This is a simple and a bit naive question. I understand that a miracle everywhere is a super natural force unexplainable by current state of science.

The Purim story looks all natural, nothing truly extraordinary.

I heard some refer to it as "hidden miracles", but I find it difficult to grasp, aren't those hidden miracles called "the nature"?

So what miracle(s) do we mean saying Nes Purim and Al Hanissim?

  • why not the the confluence of events which allowed Esther to be in the right place, at the right time and be listened to, and the parallel events which led (independently) to Haman's downfall? – rosends Mar 24 at 12:28
  • Isn’t the very definition of nature “hidden miracles”? To paraphrase the Michtav MeEliyahu, there’s no inherent difference between nature and miracles; both are Hashem’s direct involvement with the world. The only difference is that nature is miracles we’ve gotten used to. – DonielF Mar 24 at 14:38
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    @DonielF So imagine we had בכל דור ודור קמים עלינו לכלותנו - every year. But Purim does not happen every year, it didn't happen with the destruction of the Temple. Is the lottery a miracle or statistics? What in Purim defies the laws of the Creation? – Al Berko Mar 24 at 19:19
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    @AlBerko I think the whole point is that nothing about Purim defies the laws of Creation, except our survival. If we had multiple Purim’s, it would just be redundant; one is enough to get the message across. – DonielF Mar 24 at 19:21
  • @AlBerko Miracles are natural events exaggerated to fit the occurrence in question. – Turk Hill Aug 21 at 23:30

If illogical behavior can count as a miracle, the fact that Achashverosh made ground for building the Second Temple might count as such.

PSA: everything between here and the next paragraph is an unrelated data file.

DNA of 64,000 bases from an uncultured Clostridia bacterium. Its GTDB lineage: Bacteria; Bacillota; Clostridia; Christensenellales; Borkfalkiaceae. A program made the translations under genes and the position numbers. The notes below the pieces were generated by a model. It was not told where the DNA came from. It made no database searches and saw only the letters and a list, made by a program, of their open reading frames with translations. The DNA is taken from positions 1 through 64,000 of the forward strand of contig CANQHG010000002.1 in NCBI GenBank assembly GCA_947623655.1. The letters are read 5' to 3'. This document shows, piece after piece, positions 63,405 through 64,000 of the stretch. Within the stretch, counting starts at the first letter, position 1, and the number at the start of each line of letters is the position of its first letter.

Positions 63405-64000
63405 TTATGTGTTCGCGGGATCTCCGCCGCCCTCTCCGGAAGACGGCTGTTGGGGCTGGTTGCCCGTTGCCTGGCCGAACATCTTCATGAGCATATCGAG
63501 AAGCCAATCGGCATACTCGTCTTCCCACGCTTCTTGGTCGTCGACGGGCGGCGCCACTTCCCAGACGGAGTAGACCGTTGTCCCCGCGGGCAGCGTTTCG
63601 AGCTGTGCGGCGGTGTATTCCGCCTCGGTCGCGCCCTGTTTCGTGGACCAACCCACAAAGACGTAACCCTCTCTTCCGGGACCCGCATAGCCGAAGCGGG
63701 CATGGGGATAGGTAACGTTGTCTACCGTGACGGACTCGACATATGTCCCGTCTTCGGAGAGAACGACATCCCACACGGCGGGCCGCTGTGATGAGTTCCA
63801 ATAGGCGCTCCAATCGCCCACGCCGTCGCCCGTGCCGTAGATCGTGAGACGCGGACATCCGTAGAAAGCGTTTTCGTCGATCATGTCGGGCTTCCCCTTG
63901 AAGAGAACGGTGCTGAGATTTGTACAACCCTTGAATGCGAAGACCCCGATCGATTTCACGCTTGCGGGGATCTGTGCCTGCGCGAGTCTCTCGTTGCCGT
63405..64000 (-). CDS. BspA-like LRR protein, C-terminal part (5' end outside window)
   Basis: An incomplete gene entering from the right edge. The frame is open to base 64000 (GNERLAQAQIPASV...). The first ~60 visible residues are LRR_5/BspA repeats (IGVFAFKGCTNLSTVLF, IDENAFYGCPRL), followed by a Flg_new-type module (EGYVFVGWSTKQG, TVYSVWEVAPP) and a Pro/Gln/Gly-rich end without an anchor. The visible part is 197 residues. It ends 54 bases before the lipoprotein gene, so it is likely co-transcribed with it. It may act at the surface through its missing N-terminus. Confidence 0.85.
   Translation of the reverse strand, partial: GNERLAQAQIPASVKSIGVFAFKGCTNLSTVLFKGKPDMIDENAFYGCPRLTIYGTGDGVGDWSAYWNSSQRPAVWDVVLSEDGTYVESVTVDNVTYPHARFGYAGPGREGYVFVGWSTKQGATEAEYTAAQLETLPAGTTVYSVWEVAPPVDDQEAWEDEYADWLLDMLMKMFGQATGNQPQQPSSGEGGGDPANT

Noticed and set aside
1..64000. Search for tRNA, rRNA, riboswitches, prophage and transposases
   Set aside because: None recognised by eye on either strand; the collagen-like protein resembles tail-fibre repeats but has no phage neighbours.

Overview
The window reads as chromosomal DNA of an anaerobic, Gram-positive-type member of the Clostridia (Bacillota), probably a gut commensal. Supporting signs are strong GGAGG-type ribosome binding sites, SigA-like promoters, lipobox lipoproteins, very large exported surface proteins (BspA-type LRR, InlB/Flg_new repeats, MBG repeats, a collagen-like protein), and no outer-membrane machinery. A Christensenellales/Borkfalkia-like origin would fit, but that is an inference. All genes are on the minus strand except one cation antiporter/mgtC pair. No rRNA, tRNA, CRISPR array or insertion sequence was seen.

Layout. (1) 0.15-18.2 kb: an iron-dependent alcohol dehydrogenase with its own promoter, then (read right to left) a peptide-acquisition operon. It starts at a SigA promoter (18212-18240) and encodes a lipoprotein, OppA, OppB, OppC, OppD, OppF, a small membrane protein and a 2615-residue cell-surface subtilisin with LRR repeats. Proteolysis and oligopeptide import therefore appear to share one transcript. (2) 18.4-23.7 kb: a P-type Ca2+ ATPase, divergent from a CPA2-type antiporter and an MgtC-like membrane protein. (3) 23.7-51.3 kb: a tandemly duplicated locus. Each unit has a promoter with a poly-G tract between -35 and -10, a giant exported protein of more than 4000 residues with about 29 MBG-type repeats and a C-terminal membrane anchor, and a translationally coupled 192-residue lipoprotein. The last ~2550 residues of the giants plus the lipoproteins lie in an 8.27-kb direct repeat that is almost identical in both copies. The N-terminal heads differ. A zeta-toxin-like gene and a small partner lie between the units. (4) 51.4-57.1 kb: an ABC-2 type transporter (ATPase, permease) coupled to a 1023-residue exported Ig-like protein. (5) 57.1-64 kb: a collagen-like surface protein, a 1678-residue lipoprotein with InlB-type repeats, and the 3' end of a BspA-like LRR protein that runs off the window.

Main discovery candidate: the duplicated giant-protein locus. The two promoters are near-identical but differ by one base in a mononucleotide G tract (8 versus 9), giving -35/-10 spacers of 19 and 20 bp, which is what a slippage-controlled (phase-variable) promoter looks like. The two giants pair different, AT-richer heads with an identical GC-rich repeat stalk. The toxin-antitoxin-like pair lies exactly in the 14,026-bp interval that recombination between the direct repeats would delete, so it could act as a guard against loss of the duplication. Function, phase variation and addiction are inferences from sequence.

If we also assume that the building requires appointing a king and exterminating Amalek (see my question "do-the-3-mitzvos-of-entering-israel-apply-to-the-second-temple"), we could notice that Achashverosh inadvertently:

  1. Raised the power of Mordechai (to a sort-of-king) and

  2. Ruled to hang Haman and his followers and fight other Amalekites (sort-of-Mechiat Amolek)

and thus fulfilling the prerequisites for the Temple. As the interpreters picture him as initially hating the idea of letting the Jews build the Temple he unknowingly allowed it.

While the Megillah only says he finally taxed all the countries, it is probably after he realized his fault.

  • If a miracle, as you say, defies the laws of creation, then it is a breach to natural law and can never be true. Marcels, are simply natural events exaggerated to fit the occasion. For example, Ralbag interprets that the sun did not really stand still. If it did, everything would die. Instead, he thinks the miracle was that Joshua beat his enemies very quickly. This was the miracle. Another example can be the parting of the Sea of Reeds. It wasn't an extraordinary event, rather it took place (naturally) when the Jews were trapped between the Sea and the Egyptian army. That was the miracle. – Turk Hill Aug 21 at 23:34

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